I wanted to give two small updates of what I am doing day to day in my classes. A few years ago, I shared song activities that I created the song Me Voy by Vazquez Sounds. I wanted to update it this year for a few reasons. First, their ages are off by three years now! Second, I am loving what Elizabeth Dentlinger has been doing with her songs as interpretive listening activities. I didn’t add as many activities as she has done per song, but I started to incorporate more parts into this song. I will be honest, part of me wants to move away from the cloze activity; however, I like that it helps with discrete listening. Here is my updated packet. The video also would be great to discuss as it is playing.
Second, I really liked how Laura introduced the imperfect to her classes. I rewrote this story about Douglas Tompkins. He was the founder of NorthFace and Patagonia. He bought parts of Chile, and after his death, he donated them back to Chile to form a huge park system in Chile. I tried to use a lot of imperfect throughout the story to highlight with students. This year, I am focusing a bit on translation with both preterite and imperfect to teach the differences. In addition, after reading the story, I showed this video of one of the parks in Chile. Hopefully, this will demonstrate a different part of the country that my students hadn’t thought about. Hope these two activities help you in your classes as well.
With switching to proficiency, I feel like I am constantly evolving. I am always developing what I am working on with my students to support them more. Each time I give an IPA, it becomes clearer what holes I have to fill, and I change my teaching. This current project reflects what I am seeing from my current students and how to help them with literacy strategies. I am so glad that I went to the session about interpretive reading at ACTFL. Last year, I developed this activity for interpretive reading about how to decorate a bedroom. I didn’t do much with it after that- or before that for that matter. For the pre-reading, I created a word cloud with words using Tagul. It was SO easy! And it didn’t ask me for all of these plug-ins like other word cloud websites. Here is the word cloud:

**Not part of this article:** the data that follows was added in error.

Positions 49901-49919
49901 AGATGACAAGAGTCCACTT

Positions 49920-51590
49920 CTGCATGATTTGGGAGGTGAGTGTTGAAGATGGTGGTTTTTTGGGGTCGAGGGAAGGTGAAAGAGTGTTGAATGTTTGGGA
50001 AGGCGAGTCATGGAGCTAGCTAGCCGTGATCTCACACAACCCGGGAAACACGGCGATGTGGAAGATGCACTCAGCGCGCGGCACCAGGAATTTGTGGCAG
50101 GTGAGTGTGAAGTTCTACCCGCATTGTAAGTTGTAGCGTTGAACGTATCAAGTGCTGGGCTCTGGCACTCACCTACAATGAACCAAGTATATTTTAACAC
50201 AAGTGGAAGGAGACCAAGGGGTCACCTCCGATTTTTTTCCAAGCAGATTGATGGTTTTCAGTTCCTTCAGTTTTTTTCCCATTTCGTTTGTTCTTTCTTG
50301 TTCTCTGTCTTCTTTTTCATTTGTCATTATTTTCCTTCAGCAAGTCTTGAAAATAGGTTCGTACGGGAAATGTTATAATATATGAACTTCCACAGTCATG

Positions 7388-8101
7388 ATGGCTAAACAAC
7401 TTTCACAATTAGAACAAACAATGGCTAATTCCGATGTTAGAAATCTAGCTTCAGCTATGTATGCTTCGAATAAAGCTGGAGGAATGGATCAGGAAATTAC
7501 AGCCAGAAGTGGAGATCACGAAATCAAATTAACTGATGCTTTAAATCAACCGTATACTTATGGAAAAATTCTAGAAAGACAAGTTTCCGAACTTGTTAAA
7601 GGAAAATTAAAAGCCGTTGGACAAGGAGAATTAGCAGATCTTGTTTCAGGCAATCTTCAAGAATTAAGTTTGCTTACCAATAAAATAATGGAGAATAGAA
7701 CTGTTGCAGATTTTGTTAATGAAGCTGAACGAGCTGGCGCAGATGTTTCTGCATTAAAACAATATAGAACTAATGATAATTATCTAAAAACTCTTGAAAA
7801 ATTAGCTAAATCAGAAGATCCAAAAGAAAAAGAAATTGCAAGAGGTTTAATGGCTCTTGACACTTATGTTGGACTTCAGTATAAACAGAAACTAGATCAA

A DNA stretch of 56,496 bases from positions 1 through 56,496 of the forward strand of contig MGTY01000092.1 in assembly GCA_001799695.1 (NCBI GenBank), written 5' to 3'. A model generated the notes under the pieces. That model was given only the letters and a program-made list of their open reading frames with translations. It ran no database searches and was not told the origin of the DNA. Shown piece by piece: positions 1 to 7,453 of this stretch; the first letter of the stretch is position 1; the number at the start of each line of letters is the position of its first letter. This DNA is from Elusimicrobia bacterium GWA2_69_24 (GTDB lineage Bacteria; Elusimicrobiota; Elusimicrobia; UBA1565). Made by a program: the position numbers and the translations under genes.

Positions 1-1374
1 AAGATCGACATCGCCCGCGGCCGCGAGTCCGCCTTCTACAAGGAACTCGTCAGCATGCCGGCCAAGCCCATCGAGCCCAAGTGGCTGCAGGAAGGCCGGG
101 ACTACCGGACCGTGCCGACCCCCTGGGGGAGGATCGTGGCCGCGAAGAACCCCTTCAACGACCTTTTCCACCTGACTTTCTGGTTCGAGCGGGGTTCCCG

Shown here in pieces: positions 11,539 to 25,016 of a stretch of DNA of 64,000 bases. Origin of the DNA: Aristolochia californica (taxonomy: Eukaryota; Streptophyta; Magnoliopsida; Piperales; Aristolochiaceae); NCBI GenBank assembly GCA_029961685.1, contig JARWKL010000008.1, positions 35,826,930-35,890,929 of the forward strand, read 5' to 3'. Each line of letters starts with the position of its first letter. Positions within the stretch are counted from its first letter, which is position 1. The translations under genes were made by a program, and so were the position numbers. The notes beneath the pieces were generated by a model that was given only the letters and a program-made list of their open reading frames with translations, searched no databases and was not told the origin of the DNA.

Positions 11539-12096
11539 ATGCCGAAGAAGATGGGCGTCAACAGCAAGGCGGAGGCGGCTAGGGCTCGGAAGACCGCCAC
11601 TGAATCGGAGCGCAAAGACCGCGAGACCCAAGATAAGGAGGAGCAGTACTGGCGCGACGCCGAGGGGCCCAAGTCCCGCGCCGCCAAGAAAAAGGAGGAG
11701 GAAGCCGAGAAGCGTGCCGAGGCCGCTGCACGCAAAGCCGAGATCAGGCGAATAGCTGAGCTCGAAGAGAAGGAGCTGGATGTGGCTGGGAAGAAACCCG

After this, I had students identify words that they knew and predict the title/topic of the reading. While some students talked about “house,” I redirected them based on what words they were actually seeing. Then, I pulled some pictures from the article, and students wrote sentences about what they saw.
Today, I gave my students the article. Then, I had students look at the bold words from each section. It was broken down into numbers, so that helped my students divide the article. They decided the main theme of each section. After that, we reviewed the subtopics of each category. Then, I gave them the questions to answer from last year. I found that they were able to tackle the document much better. Many times, students seem to get overwhelmed about all of the Spanish and forget the basic techniques that they use in English. I am finding that the more I spend on small techniques, I will get more out of my students. What are some of your favorite pre-reading activities?
As I continue to work on interpretive reading, I have found more and more that I want to work on learning how to teach some literacy skills. (A summer professional development perhaps?) This most recent quiz, we did a little work on context clues. Some of the students really struggled on figuring out the context of the words. I realized that I needed to do more work on some of these skills. Plus these skills will not only help them in Spanish class but with reading in general. Here are some of the techniques that I plan to implement with our readings during the rest of the year:
- One teacher told me that I should remind to kids to look at the whole paragraph first identifying words that they know before concentrating on the specific sentence where the word is located. They should be able to say what the theme is of the paragraph to help them identify the word.
- I need my students to look at the structure of the article more in the beginning. Many times, I feel like they overlook subtitles and that is where some of the questions arise. If they paid attention to the subtitles, it would help them classify the information in the paragraphs.
- Also, a few context clues allow for brief pop-up grammar regarding the part of speech. That will help students determine the word as well.
- Once the student has a prediction, then students can put the word back into the sentence to see if it makes sense or not. In addition, it would be good to have students give a reason as to why a word should work in the sentence. Again, the more that they think about the meaning, the more it will help them.
- Once I have worked with some of these strategies, I can do a pre-reading activity. I have seen something similar done with an educational consultant, but it would be good to give students a prediction of context definitions before reading. Once they read the story or article, they could determine if the definitions were accurate or not. For example, if you were looking at 3 target words, you could give them one or two definitions that matched and one or two definitions that were incorrect. Students predict which ones are correct and which ones are incorrect. When they read the words in the story, they decide if the original definitions are true or false.